Pluvianellus – Magellanic plover

On the brink of disappearance due to habitat destruction, global warming, and overgrazing

A unique and enigmatic family of birds endemic to the southernmost tip of South America. Resembling a dove in shape, the Magellanic plover exhibits intriguing physical and behavioral characteristics reminiscent of turnstones, another group of shorebirds known for their adeptness at flipping seaweeds and stones to uncover invertebrate prey.

The Magellanic Plover is a small, migratory shorebird found in South America. It is named after the Portuguese explorer Ferdinand Magellan, who first encountered the bird during his voyage around the world in the early 16th century. This is a distinctive-looking bird with a black head and neck, a white belly, and a rufous-brown back. It has a long, pointed bill and yellow legs. The bird is about 18-20 cm (7-8 inches) in length and weighs around 50-60 grams (1.8-2.1 ounces).

These birds are social birds and are often seen in flocks. It is a vocal bird, and its calls include a variety of whistles, peeps, and trills. The bird is also known for its elaborate courtship displays, which involve the male bird flying high into the air and then diving down to the ground.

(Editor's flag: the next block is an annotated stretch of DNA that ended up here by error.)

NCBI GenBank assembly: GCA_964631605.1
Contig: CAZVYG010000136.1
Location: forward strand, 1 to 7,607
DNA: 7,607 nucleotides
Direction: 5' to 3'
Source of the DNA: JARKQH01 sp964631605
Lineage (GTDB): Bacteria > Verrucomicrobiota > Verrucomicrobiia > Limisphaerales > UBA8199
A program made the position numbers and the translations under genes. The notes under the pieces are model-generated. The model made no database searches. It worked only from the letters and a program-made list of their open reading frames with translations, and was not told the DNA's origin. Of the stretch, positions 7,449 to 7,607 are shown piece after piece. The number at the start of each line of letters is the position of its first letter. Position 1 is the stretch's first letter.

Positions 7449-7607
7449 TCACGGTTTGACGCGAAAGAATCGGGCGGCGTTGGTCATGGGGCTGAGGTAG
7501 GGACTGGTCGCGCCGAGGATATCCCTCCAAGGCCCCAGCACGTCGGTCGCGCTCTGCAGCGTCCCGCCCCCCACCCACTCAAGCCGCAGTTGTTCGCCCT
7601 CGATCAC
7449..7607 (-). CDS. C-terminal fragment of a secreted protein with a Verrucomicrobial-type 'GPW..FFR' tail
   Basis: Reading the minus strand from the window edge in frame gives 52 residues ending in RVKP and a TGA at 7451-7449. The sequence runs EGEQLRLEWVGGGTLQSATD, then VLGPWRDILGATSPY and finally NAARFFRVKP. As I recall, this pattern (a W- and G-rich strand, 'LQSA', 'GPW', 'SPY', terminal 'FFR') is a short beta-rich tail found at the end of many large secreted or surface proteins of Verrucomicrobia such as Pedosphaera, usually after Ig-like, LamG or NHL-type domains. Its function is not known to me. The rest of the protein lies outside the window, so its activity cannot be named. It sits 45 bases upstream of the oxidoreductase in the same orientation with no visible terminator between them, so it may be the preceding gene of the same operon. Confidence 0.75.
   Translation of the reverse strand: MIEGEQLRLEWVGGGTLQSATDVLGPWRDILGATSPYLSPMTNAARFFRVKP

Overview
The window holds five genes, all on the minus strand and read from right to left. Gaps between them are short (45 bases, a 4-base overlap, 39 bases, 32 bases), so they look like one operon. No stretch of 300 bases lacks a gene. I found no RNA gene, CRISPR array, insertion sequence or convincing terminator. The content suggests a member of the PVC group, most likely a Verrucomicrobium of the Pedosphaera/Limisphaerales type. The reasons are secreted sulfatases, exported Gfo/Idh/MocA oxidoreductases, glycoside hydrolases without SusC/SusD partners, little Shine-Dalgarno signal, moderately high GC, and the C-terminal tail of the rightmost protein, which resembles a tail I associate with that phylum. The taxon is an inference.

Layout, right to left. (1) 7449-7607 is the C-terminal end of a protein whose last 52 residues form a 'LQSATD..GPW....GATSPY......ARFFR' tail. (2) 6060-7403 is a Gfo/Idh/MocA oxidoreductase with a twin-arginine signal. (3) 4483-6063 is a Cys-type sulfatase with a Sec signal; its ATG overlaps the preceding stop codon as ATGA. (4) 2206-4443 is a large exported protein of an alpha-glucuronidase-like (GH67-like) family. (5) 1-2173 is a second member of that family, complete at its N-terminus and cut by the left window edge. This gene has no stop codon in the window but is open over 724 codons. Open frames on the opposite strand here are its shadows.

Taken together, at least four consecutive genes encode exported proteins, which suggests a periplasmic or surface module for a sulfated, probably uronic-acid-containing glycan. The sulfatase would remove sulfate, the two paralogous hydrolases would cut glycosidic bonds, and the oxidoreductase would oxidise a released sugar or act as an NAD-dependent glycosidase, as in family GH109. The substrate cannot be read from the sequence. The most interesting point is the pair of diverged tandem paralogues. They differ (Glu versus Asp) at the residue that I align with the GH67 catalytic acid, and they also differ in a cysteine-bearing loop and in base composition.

Despite its fascinating adaptations, the Magellanic plover faces numerous threats to its survival, primarily stemming from habitat degradation and human activities. The natural grasslands of Patagonia, where these birds nest and forage, have been significantly impacted by livestock grazing, leading to the loss and fragmentation of suitable habitat. Trampling of nests by grazing animals further exacerbates the threat to breeding success, as these ground-nesting birds are particularly vulnerable to disturbance.